On the benefits of consumer IT in the workplace—An IT empowerment perspective

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Technology driven organizational transformation—heightened during the COVID-19 pandemic—is gaining momentum, as employees increasingly invest in technology for work. Referred to as IT consumerization, employees use their smartphones, notebooks and tablets in the workplace, accompanied by a growing toolbox of applications. Google Apps and Dropbox are just a few consumer tools that employees use to get their work done, and in doing so, often bypass the authority of the IT department and the organization. While some organizations discourage, or even prohibit, employees from using their personal IT, others embrace the phenomenon. Employees’ investment in consumer IT and its accompanying applications has been suggested as related to innovation and productivity gains, but there has been no empirical validation of such a beneficial relationship. With this paper we propose a theoretical root cause for the perceived positive outcomes of employees using their personal technologies in the workplace. Specifically, we explore the role of IT empowerment—a concept that captures the level of authority an employee assumes in utilizing IT in order to control or improve aspects of their job. Surveying 147 employees, we find support for increased levels of IT empowerment and higher levels of perceived performance among those that actively use consumer IT versus those that do not; we also find a close relationship between IT empowerment and perceived innovative work behaviors.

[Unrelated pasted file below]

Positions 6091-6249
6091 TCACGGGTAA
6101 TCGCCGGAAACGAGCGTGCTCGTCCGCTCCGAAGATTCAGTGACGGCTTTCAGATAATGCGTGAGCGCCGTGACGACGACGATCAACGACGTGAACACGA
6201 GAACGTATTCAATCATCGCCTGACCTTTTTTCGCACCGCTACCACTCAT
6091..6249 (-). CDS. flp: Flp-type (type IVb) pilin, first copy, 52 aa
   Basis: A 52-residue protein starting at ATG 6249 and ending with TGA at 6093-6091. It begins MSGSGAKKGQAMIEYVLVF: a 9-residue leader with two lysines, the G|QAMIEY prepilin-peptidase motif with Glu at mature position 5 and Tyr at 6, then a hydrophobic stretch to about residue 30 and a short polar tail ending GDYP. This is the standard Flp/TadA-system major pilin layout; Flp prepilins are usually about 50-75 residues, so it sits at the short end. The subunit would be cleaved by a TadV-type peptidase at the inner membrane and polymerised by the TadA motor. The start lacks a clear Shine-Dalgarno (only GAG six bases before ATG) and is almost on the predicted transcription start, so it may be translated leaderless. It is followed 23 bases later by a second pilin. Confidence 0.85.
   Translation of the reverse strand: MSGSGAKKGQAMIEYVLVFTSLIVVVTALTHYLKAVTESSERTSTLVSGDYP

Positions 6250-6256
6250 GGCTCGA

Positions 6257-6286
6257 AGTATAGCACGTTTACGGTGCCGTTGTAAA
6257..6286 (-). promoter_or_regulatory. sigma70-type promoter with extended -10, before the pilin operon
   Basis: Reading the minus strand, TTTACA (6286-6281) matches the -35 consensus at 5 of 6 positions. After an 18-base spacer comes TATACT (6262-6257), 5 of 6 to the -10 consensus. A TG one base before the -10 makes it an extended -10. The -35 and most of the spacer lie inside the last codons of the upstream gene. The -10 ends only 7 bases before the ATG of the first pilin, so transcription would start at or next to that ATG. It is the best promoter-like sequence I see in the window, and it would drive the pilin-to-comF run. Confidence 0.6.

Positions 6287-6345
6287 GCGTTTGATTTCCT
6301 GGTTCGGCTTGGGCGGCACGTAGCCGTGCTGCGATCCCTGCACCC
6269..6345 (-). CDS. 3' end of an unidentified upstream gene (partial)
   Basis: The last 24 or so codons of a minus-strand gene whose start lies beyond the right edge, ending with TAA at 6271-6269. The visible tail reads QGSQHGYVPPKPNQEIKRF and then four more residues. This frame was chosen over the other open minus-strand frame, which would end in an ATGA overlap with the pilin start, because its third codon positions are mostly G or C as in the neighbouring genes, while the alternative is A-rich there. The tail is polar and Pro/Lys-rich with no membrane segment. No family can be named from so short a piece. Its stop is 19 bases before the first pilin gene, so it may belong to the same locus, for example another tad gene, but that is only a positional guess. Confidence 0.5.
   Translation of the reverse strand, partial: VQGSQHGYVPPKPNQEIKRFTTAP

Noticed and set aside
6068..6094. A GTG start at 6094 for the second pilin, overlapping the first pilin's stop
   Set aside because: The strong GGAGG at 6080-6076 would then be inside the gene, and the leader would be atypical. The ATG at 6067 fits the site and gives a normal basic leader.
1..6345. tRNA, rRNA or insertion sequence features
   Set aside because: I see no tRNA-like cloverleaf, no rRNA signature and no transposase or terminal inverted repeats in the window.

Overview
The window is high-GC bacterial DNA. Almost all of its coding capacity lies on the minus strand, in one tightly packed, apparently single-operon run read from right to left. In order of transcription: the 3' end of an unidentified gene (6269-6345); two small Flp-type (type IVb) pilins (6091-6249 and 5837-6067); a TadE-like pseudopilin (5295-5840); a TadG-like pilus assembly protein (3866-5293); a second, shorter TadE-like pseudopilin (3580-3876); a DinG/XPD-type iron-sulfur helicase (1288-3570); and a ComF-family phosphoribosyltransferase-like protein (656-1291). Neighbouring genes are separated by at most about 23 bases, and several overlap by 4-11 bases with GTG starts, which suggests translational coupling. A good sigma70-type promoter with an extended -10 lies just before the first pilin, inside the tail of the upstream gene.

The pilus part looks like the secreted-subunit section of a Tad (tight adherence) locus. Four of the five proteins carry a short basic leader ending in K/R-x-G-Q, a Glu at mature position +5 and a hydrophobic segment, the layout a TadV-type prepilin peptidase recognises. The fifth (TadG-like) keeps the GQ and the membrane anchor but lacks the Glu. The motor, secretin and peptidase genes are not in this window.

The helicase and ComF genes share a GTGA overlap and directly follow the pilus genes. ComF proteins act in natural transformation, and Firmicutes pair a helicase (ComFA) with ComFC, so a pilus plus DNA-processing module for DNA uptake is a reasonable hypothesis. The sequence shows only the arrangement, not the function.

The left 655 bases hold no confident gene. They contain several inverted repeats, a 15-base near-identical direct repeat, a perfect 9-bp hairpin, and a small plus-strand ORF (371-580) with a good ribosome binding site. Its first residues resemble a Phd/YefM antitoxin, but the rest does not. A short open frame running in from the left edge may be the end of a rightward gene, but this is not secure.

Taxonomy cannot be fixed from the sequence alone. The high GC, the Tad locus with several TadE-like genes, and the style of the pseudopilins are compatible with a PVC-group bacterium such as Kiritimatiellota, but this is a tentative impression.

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International Journal of Information Management



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